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Ashley Copeland (right) talks to her mom Sue Iverson in the Swedish Medical Center emergency department, near Denver. Copeland got a nerve-blocking anesthetic instead of opioids to ease her severe headache. At discharge she was advised to use over-the-counter painkillers, if necessary. John Daley / CPR News hide caption

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John Daley / CPR News

These 10 ERs Sharply Reduced Opioid Use And Still Eased Pain

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Francisco Hidalgo prepares to receive a trigger point injection from Dr. Alexis LaPietra (right) at St. Joseph's University Medical Center in Paterson, N.J., while Dr. Tyler Manis observes. An alternative to opioids, the trigger point injection involves dry needling to stop pain from a muscle spasm and a shot of local anesthetic for the soreness from the needle. Hansi Lo Wang/NPR hide caption

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Hansi Lo Wang/NPR

ER Reduces Opioid Use By More Than Half With Dry Needles, Laughing Gas

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MaryJane Sarvis, an artist in Shaftsbury, Vt., weaned herself from the opioid painkillers she was prescribed for chronic nerve pain. "I felt tired all the time and I was still in pain," she says. Marijuana works better for her, but costs $200 per month out-of-pocket. Emily Corwin/VPR hide caption

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Emily Corwin/VPR

The High Cost Of Medical Marijuana Causes Pain In Vermont

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Will Gersch teaches a class as part of a Colorado Kaiser Permanente pain management clinic. John Daley / Colorado Public Radio hide caption

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John Daley / Colorado Public Radio

Pain Management Program Offers An Alternative To Opioids

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Lauren Kafka rented a machine that delivered cold water and compression to manage pain after rotator cuff surgery. Her insurance company said it wasn't medically necessary and refused to pay for it. Courtesy of Alexander C. Kafka hide caption

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Courtesy of Alexander C. Kafka

Doctors think the chronic pain of "shoulder impingement" may arise from age-related tendon and muscle degeneration, or from a bone spur that can rub against a tendon. Michele Constantini/PhotoAlto/Getty Images hide caption

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Michele Constantini/PhotoAlto/Getty Images

Popular Surgery To Ease Chronic Shoulder Pain Called Into Question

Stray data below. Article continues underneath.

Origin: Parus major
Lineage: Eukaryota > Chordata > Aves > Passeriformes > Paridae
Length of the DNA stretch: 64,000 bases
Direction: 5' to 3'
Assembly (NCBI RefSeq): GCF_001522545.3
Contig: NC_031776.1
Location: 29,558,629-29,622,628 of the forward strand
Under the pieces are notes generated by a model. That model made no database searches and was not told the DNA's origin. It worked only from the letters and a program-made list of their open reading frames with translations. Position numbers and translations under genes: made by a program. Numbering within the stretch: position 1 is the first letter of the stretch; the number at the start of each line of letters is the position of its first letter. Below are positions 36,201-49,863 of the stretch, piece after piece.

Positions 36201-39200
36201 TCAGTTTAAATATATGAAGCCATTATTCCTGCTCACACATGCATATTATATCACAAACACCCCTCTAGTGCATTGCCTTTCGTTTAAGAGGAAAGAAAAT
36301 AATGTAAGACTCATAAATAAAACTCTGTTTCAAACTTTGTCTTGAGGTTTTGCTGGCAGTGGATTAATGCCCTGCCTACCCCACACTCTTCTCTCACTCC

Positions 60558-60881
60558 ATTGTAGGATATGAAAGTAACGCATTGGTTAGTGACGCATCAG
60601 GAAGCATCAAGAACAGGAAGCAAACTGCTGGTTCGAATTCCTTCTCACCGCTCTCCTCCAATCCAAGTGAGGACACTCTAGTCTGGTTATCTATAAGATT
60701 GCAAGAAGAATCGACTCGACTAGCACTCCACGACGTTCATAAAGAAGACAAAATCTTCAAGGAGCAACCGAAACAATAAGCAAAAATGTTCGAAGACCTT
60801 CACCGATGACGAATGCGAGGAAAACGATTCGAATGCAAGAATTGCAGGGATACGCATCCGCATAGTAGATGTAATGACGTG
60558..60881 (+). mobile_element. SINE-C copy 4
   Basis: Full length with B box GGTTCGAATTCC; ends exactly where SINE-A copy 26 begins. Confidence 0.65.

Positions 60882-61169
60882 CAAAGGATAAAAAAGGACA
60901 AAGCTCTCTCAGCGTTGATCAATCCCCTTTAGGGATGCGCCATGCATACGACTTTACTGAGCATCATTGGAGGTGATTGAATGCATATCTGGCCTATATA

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Maria Fabrizio for NPR

Is There A Way To Keep Using Opioid Painkillers And Reduce Risk?

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Hiroshi Watanabe/Getty Images

Brain Scientists Look Beyond Opioids To Conquer Pain

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A 1980 letter published in the New England Journal of Medicine was later widely cited as evidence that long-term use of opioid painkillers such as oxycodone was safe, even though the letter did not back up that claim. Education Images/UIG via Getty Images hide caption

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Education Images/UIG via Getty Images

Doctor Who Wrote 1980 Letter On Painkillers Regrets That It Fed The Opioid Crisis

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The FDA expanded its warnings about prescription cough and pain medications that contain the narcotics codeine or tramadol. Sujata Jana / EyeEm/Getty Images hide caption

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Sujata Jana / EyeEm/Getty Images

Don't Give Kids Cough Syrup Or Pain Meds That Contain Codeine, FDA Says

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Dr. James Baker holds a photo of his son, Max, who had been sober for more than a year and was in college when he relapsed after surgery and died of a heroin overdose. Craig LeMoult/WGBH hide caption

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Craig LeMoult/WGBH

How Do Former Opioid Addicts Safely Get Pain Relief After Surgery?

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John Evard, 70, at the Las Vegas Recovery Center last July. Evard, a retired tax attorney, checked into a rehabilitation program to help him quit the prescribed opioids that had left him depressed, groggy and dependent on the drugs. Heidi de Marco/Kaiser Health News hide caption

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Heidi de Marco/Kaiser Health News

Opioids Can Derail The Lives Of Older People, Too

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Pfizer's Celebrex fared well in a safety study that compared the pain reliever with ibuprofen and naproxen. Daniel Acker/Bloomberg via Getty Images hide caption

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Daniel Acker/Bloomberg via Getty Images

Safety Of Painkiller Celebrex Affirmed In New Study

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Placebos are commonly thought of as fake treatments that people think are real. But they may be helpful even if you know they're fake. Tim Robberts/Getty Images hide caption

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Tim Robberts/Getty Images

These pills were made to look like Oxycodone, but they're actually an illicit form of the potent painkiller fentanyl. A surge in police seizures of illicit fentanyl parallels a rise in overdose deaths. Tommy Farmer/Tennessee Bureau of Investigation/AP hide caption

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Tommy Farmer/Tennessee Bureau of Investigation/AP
Maria Fabrizio for NPR

To Ease Pain, Reach For Your Playlist

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